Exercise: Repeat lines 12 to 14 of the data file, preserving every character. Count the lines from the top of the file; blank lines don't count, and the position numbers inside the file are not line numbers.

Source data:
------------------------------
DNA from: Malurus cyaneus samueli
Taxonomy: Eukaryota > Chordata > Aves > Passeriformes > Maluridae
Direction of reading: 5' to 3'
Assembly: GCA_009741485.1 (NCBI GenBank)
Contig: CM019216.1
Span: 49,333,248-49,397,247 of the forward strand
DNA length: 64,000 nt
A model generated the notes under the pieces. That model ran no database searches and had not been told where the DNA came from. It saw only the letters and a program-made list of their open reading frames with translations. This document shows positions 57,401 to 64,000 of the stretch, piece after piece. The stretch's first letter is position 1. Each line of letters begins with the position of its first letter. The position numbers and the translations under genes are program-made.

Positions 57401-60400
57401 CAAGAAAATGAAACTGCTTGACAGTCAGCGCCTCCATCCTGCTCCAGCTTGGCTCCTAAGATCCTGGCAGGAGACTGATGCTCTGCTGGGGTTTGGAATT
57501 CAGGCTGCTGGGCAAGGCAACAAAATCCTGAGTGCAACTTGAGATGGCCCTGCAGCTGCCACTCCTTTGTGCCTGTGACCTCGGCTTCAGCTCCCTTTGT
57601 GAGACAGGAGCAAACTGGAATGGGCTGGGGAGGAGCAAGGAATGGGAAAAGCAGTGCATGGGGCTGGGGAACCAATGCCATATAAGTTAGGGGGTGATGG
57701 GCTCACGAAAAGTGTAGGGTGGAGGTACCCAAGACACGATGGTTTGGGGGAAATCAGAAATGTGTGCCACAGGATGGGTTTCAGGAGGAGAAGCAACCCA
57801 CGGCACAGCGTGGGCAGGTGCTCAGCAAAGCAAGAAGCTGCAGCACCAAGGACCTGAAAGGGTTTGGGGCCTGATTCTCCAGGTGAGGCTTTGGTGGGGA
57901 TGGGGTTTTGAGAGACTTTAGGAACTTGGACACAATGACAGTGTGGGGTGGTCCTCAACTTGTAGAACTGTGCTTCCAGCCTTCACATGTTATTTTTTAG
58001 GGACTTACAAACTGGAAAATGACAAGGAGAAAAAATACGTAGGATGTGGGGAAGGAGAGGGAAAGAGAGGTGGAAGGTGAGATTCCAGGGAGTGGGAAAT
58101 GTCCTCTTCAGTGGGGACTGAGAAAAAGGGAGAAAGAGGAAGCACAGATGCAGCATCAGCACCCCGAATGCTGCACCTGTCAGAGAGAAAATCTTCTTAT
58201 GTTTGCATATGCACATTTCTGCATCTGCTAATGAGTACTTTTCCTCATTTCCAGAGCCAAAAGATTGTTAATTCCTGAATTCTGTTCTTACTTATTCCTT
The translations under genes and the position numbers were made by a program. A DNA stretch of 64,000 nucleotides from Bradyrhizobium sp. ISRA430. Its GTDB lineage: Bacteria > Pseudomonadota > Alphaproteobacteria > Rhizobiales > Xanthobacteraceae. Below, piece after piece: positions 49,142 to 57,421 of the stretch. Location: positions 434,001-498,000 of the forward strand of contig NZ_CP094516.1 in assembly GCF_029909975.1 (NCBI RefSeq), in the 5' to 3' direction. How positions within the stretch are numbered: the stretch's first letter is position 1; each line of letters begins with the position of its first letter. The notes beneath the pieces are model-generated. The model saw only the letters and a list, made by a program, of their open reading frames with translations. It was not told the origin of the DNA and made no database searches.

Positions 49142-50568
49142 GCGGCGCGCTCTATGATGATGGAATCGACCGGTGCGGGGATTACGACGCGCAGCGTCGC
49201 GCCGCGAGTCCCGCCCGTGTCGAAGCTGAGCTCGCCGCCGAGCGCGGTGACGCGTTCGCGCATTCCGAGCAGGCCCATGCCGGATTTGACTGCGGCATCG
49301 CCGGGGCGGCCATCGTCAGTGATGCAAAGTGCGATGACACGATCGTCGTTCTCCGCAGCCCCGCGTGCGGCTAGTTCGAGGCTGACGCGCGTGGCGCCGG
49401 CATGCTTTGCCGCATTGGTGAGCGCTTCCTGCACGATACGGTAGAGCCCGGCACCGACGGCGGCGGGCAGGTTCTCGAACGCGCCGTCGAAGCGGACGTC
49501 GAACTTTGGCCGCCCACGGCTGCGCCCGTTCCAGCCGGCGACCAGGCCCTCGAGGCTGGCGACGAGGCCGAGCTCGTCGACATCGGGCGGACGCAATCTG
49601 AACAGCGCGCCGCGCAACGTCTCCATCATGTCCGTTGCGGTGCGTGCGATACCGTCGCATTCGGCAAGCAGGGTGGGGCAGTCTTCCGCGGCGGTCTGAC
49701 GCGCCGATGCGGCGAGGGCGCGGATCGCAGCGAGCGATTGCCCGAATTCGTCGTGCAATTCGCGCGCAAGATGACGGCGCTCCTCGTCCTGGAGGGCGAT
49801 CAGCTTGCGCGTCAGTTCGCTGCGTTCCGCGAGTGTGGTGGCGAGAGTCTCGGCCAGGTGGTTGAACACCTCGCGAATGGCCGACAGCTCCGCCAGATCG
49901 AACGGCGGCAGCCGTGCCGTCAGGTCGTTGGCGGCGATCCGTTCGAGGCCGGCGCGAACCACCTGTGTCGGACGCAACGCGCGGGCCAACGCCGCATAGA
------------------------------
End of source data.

57601 GAGACAGGAGCAAACTGGAATGGGCTGGGGAGGAGCAAGGAATGGGAAAAGCAGTGCATGGGGCTGGGGAACCAATGCCATATAAGTTAGGGGGTGATGG
57701 GCTCACGAAAAGTGTAGGGTGGAGGTACCCAAGACACGATGGTTTGGGGGAAATCAGAAATGTGTGCCACAGGATGGGTTTCAGGAGGAGAAGCAACCCA
57801 CGGCACAGCGTGGGCAGGTGCTCAGCAAAGCAAGAAGCTGCAGCACCAAGGACCTGAAAGGGTTTGGGGCCTGATTCTCCAGGTGAGGCTTTGGTGGGGA